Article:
More Happy Than Not is an important contribution to YA fiction, with its gay rep and portrayal of depression that never trivialises people’s experiences.    I found Aaron’s journey through mental illness powerful because it voices taboo issues crucial to its YA audience.  

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History Is All You Left Me

History is All You Left Me Review Paige's Pages.png

TITLE: History Is All You Left Me
AUTHOR
: Adam Silvera
PUBLISHER
: Soho Teen
RELEASE DATE
: January 17, 2017
GENRE
: Young Adult Fiction, LGBTQIA
PAGE COUNT
: 320


17-year-old Griffin is grieving the sudden death of his best friend and first love, Theo.  Reminiscing on their shared coming of age, Griffin confronts the fatal mistakes he made along the way and faces the ugliest parts of himself.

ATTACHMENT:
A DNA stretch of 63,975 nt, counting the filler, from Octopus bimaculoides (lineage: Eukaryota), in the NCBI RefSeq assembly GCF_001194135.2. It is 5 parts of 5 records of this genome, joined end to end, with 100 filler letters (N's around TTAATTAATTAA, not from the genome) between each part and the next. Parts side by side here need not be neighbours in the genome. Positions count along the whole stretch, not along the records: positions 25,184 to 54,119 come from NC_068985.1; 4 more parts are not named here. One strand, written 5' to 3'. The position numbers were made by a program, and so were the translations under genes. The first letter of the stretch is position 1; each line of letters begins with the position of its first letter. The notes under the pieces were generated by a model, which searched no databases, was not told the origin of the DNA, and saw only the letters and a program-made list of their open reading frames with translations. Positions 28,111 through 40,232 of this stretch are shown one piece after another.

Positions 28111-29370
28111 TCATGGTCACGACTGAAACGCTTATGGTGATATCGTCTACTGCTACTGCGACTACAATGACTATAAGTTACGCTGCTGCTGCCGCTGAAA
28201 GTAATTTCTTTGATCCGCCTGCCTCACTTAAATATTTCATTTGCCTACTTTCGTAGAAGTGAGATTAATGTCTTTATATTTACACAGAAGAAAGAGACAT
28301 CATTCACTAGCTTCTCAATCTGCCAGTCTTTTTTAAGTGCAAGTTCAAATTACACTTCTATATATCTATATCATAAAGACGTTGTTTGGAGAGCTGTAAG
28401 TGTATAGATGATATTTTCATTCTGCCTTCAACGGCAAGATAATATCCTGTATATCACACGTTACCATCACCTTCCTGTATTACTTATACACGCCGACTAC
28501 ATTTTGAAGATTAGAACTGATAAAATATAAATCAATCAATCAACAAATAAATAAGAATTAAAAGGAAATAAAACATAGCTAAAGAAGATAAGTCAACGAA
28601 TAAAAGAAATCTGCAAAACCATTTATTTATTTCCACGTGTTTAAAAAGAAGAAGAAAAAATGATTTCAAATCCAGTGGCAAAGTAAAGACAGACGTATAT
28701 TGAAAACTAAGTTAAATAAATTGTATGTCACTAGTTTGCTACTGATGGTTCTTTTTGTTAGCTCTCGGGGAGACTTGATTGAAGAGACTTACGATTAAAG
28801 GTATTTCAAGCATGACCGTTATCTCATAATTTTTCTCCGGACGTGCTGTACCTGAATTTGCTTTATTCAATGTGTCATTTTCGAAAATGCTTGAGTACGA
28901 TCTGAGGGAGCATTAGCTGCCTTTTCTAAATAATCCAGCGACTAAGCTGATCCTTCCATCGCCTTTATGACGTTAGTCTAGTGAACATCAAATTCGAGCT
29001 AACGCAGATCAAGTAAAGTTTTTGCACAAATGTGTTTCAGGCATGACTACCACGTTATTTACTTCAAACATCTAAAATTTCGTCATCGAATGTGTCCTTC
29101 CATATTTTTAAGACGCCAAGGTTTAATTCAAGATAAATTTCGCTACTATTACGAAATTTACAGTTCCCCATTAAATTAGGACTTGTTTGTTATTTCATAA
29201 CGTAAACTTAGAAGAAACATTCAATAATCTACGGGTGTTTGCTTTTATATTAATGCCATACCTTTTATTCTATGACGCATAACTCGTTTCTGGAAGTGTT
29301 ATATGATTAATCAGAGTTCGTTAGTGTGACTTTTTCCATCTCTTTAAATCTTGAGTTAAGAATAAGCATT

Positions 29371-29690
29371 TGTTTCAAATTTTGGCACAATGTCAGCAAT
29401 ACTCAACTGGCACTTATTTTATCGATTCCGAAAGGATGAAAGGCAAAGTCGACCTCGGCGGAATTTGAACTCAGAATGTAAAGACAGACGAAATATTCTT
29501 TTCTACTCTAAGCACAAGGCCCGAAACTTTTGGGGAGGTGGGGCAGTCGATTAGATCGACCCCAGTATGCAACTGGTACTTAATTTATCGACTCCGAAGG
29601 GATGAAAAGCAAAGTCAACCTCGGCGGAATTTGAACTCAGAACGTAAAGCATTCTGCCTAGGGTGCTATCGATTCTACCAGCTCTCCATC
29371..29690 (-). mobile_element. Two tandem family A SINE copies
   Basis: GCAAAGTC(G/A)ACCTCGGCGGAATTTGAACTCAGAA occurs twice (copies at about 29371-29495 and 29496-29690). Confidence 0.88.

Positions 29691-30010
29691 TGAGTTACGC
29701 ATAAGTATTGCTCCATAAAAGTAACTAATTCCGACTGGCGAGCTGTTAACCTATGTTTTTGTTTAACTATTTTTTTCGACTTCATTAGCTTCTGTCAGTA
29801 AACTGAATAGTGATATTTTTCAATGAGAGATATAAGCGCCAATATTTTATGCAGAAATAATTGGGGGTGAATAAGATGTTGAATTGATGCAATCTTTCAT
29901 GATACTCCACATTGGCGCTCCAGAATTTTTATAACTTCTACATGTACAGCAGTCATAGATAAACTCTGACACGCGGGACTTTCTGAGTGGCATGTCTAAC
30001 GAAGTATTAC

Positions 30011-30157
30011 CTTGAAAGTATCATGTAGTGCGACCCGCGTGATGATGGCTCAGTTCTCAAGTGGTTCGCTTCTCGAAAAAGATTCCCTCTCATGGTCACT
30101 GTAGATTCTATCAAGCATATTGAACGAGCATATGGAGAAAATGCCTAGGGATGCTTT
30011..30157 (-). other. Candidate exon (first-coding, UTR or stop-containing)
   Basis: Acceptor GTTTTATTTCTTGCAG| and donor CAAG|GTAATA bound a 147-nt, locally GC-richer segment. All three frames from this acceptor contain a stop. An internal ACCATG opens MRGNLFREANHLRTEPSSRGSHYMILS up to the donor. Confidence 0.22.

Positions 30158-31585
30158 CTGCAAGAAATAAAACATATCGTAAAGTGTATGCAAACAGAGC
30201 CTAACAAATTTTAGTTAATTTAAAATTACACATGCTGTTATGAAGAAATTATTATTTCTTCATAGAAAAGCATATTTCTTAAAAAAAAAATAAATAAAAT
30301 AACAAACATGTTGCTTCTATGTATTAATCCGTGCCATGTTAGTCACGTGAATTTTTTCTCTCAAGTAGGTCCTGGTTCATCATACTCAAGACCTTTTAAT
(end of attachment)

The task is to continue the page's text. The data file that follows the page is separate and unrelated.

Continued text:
History Is All You Left Me confirms that Adam Silvera is a genius when it comes to writing empathetic characters with realistic flaws.  Although Griffin’s behaviour, perpetuating his destructive cycle of rejection and self-loathing, are upsetting to watch unfold, this is a brutally honest portrayal of how grief, regret, and mental illness can take control of a person.  Silvera executes the themes of love and grief in completely fresh ways, avoiding clichés and validating how differently people process these experiences.

Memories & Perception